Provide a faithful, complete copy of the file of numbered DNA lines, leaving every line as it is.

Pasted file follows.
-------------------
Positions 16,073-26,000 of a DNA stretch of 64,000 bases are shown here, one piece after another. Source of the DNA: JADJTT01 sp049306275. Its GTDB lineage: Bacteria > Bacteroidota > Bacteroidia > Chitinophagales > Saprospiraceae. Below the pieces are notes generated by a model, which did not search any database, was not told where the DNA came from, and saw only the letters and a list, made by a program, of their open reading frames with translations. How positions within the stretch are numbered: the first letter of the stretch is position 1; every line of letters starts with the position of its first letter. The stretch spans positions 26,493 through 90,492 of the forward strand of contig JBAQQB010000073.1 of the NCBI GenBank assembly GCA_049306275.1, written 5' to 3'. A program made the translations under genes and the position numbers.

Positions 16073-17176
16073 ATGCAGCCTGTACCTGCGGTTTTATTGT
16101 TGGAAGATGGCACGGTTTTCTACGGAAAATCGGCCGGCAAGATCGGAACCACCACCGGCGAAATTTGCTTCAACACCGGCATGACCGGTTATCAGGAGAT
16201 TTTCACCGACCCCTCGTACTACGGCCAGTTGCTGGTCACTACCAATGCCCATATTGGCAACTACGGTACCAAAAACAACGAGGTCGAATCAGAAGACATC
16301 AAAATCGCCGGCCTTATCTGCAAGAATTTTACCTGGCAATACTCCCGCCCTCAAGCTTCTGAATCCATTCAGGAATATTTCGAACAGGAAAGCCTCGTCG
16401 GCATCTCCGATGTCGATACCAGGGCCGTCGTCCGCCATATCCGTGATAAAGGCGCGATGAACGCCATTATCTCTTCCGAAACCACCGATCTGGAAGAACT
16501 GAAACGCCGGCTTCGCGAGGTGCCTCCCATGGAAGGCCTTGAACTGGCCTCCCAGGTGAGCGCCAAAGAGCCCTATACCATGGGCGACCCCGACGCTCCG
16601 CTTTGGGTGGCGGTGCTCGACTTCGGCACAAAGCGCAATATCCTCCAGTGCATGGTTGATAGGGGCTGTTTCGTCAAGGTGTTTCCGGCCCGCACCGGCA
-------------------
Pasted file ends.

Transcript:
Positions 16,073-26,000 of a DNA stretch of 64,000 bases are shown here, one piece after another. Source of the DNA: JADJTT01 sp049306275. Its GTDB lineage: Bacteria > Bacteroidota > Bacteroidia > Chitinophagales > Saprospiraceae. Below the pieces are notes generated by a model, which did not search any database, was not told where the DNA came from, and saw only the letters and a list, made by a program, of their open reading frames with translations. How positions within the stretch are numbered: the first letter of the stretch is position 1; every line of letters starts with the position of its first letter. The stretch spans positions 26,493 through 90,492 of the forward strand of contig JBAQQB010000073.1 of the NCBI GenBank assembly GCA_049306275.1, written 5' to 3'. A program made the translations under genes and the position numbers.

Positions 16073-17176
16073 ATGCAGCCTGTACCTGCGGTTTTATTGT
16101 TGGAAGATGGCACGGTTTTCTACGGAAAATCGGCCGGCAAGATCGGAACCACCACCGGCGAAATTTGCTTCAACACCGGCATGACCGGTTATCAGGAGAT
16201 TTTCACCGACCCCTCGTACTACGGCCAGTTGCTGGTCACTACCAATGCCCATATTGGCAACTACGGTACCAAAAACAACGAGGTCGAATCAGAAGACATC
16301 AAAATCGCCGGCCTTATCTGCAAGAATTTTACCTGGCAATACTCCCGCCCTCAAGCTTCTGAATCCATTCAGGAATATTTCGAACAGGAAAGCCTCGTCG
16401 GCATCTCCGATGTCGATACCAGGGCCGTCGTCCGCCATATCCGTGATAAAGGCGCGATGAACGCCATTATCTCTTCCGAAACCACCGATCTGGAAGAACT
16501 GAAACGCCGGCTTCGCGAGGTGCCTCCCATGGAAGGCCTTGAACTGGCCTCCCAGGTGAGCGCCAAAGAGCCCTATACCATGGGCGACCCCGACGCTCCG
16601 CTTTGGGTGGCGGTGCTCGACTTCGGCACAAAGCGCAATATCCTCCAGTGCATGGTTGATAGGGGCTGTTTCGTCAAGGTGTTTCCGGCCCGCACCGGCA